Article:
Since the launch of the NASA Coastal Zone Color Scanner (CZCS) (1978-1986), the first dedicated ocean colour satellite, ocean colour science has advanced rapidly. Data acquired by new generation satellite systems, such as the Sentinel-3 OLCI instrument (2016-present), are already being used for ocean colour at global scales. With applications ranging from fisheries and aquaculture management, implementation of EU directives (e.g. the Water Framework Directive) and supporting Sustainable Development Goal 14 (‘Life under water’), to bathing and drinking water monitoring and citizen science, to mention a few, ocean colour is applied across the world to map our oceans, coastal areas, transitional and inland waters.
This year, the Third International Ocean Colour Science (IOCS2017) Meeting took place 15-18th May in sunny and warm Lisbon, Portugal. IOCS2017 brought together numerous researchers and scientists in ocean colour, who have been working on the development of advanced methods, new products and innovative applications using remotely-sensed ocean colour data and information. The event was attended by approximately 350 people from around the world, including US, Canada, Argentina, China, South Korea, Australia, New Zealand, South Africa, and various European countries. IOCS2017 consisted of four full days of keynote speeches, poster sessions, and breakout workshops, where recommendations were gathered for various fields in ocean colour science, such as hyperspectral measurements, multi-algorithm development, atmospheric correction, and others. This long list of recommendations was then shared and discussed at a plenary session with International Space Agencies that concluded the meeting and was facilitated by the International Ocean-Colour Coordinating Group (IOCCG). For more information on this and future events, visit here IOCS IOCCG website: http://iocs.ioccg.org/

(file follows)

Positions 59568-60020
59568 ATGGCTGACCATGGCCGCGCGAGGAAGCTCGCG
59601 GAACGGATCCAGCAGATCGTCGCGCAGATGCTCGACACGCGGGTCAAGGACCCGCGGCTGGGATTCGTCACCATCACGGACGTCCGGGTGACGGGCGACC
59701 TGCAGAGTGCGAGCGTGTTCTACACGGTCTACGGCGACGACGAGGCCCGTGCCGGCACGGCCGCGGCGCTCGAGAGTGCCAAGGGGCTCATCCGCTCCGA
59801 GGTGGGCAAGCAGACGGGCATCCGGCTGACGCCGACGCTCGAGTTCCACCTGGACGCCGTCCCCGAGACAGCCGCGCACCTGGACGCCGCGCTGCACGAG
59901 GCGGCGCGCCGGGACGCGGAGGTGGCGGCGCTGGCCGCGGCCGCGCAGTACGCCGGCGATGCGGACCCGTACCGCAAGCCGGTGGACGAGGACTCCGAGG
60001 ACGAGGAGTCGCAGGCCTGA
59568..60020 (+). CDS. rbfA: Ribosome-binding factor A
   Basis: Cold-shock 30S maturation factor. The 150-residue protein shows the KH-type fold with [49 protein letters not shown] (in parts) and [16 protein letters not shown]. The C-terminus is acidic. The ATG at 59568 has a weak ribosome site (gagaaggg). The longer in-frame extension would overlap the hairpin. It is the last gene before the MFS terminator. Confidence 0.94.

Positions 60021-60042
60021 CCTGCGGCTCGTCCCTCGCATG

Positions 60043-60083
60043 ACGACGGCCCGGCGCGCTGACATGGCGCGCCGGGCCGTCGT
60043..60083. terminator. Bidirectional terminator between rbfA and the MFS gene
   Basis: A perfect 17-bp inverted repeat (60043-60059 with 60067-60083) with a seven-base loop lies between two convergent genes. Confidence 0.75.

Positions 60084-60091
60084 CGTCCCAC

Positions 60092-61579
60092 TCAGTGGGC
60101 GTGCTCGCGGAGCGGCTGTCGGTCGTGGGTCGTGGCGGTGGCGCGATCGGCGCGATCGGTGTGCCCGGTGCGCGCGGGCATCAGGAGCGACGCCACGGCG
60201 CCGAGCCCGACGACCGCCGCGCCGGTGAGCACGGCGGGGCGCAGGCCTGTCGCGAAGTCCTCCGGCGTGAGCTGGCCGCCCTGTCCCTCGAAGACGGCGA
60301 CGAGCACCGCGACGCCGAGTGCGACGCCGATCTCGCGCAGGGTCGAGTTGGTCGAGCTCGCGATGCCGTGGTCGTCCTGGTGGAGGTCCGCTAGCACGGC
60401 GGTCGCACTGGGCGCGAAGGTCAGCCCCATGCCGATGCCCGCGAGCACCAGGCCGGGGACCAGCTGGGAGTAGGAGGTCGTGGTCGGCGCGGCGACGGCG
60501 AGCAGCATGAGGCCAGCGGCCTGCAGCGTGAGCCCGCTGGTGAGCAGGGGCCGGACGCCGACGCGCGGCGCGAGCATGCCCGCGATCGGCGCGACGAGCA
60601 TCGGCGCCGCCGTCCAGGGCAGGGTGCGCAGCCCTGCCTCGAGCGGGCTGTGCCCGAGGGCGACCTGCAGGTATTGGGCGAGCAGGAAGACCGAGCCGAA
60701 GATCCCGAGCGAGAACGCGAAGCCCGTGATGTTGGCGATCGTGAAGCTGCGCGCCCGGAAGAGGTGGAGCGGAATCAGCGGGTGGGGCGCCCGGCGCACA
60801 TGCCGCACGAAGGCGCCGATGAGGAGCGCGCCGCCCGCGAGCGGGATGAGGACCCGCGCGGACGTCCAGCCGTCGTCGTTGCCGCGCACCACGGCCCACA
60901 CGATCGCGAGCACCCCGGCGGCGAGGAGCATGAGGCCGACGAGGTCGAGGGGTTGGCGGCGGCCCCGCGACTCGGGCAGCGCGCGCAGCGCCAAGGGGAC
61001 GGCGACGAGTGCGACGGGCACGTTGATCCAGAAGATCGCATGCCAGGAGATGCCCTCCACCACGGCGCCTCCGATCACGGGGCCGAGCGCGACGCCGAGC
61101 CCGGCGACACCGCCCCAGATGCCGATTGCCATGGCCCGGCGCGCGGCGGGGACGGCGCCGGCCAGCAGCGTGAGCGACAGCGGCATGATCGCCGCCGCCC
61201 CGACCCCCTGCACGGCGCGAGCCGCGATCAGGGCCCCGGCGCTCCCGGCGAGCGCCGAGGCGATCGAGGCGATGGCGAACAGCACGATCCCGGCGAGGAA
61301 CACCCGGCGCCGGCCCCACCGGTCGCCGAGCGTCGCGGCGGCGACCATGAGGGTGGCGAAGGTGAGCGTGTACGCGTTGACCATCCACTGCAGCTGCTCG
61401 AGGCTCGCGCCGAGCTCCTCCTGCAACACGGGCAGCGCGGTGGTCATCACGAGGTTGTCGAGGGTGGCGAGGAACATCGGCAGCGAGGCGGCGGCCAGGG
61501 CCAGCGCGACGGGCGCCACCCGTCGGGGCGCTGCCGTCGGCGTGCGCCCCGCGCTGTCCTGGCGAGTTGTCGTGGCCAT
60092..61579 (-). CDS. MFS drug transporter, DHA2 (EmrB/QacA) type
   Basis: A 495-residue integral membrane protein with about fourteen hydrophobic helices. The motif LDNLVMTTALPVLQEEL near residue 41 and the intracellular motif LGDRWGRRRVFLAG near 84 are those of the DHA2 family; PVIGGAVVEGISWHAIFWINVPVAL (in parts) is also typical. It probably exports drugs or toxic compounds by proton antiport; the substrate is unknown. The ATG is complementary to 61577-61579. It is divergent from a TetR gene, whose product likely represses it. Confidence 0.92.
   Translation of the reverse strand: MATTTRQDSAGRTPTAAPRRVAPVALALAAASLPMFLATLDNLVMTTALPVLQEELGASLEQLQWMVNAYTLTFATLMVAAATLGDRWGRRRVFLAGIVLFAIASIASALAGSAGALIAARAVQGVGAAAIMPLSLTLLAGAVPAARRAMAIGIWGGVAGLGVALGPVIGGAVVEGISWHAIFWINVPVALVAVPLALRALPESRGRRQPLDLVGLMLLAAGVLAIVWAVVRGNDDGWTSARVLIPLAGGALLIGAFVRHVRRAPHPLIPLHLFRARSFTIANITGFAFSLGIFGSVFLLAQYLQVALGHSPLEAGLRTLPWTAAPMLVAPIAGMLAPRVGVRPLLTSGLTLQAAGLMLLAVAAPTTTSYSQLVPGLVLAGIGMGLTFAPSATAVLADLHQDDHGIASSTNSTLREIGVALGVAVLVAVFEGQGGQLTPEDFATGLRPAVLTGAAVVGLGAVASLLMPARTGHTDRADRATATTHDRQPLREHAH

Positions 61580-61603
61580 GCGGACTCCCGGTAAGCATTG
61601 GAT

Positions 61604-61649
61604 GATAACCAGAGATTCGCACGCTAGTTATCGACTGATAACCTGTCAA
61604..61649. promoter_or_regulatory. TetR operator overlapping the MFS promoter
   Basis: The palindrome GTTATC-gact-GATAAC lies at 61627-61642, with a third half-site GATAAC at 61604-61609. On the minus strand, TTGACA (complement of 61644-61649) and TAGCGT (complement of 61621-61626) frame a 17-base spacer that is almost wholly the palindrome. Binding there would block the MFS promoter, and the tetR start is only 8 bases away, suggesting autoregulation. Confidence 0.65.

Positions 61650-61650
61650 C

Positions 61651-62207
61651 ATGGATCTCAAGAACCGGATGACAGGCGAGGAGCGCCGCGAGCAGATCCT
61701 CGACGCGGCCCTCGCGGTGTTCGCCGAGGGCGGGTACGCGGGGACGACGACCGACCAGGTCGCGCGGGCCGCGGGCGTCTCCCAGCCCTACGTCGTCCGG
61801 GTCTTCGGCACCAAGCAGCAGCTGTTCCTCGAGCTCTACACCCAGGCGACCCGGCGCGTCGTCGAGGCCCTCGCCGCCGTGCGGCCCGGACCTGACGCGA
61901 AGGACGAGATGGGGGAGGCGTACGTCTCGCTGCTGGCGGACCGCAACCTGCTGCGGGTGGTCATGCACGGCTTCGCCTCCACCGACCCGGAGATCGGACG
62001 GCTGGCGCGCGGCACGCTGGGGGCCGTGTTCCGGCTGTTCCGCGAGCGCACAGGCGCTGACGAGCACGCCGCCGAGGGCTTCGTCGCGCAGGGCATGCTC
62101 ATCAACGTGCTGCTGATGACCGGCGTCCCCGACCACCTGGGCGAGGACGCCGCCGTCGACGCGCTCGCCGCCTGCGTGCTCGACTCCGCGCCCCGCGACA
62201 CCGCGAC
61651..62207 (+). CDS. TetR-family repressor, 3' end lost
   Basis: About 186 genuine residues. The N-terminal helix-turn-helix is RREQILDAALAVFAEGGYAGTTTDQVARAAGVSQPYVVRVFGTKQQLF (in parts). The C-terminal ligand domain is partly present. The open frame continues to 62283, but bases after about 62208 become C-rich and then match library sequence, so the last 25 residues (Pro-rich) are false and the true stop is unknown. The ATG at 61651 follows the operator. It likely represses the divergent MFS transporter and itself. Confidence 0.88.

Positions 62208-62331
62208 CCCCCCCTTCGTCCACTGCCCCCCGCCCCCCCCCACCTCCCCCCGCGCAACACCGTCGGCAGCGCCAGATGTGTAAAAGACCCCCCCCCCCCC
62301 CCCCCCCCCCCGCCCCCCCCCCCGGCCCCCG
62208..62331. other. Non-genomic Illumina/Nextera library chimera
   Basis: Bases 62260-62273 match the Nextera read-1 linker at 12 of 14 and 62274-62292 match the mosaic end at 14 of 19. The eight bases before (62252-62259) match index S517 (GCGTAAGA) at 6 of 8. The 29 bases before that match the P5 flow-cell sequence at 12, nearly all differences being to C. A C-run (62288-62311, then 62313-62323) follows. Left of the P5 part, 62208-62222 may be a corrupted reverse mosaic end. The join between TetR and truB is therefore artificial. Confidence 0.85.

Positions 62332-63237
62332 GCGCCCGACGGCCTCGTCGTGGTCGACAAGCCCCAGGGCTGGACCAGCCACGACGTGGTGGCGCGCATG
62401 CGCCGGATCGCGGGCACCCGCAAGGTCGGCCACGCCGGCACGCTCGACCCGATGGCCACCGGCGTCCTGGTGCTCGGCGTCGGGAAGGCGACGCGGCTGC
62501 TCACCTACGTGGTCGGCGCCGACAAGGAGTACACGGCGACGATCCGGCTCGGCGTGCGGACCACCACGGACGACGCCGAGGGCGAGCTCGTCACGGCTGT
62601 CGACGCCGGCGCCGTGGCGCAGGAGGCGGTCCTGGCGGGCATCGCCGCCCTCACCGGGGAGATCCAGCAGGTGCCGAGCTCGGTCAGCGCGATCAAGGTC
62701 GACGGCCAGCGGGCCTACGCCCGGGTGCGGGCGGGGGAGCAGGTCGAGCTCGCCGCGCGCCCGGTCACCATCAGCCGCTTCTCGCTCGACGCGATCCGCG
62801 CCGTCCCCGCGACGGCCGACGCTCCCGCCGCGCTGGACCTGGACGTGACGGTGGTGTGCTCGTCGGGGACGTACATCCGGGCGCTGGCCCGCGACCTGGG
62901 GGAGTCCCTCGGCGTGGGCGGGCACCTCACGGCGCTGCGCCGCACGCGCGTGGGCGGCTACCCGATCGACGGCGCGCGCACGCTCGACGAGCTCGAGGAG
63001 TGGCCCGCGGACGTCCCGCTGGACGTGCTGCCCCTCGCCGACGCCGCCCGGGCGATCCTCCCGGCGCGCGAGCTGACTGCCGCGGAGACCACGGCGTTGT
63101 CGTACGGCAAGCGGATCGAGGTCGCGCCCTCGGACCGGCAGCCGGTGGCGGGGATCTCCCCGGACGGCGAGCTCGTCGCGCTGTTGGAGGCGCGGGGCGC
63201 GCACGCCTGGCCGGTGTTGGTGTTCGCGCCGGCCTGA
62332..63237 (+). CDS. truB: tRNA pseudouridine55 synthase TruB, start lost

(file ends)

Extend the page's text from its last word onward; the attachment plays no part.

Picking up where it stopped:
Events like IOCS2017 promote science that aims to advance our knowledge of the oceans. With the World Oceans Day approaching (Thursday 8th June; https://www.unworldoceansday.org/), the work of the ocean colour community and IOCCG can help raise awareness on issues pertaining to the sustainable use of our oceans. #OnePlanetOneOcean
Attendance to IOCS2017 was primarily supported by the Marine Institute under the Marine Research Programme with the support of the Irish Government, as well as EU H2020 Co-ReSyF (http://co-resyf.eu/) and ESA Coastal-TEP (https://coastal-tep.eo.esa.int/portal).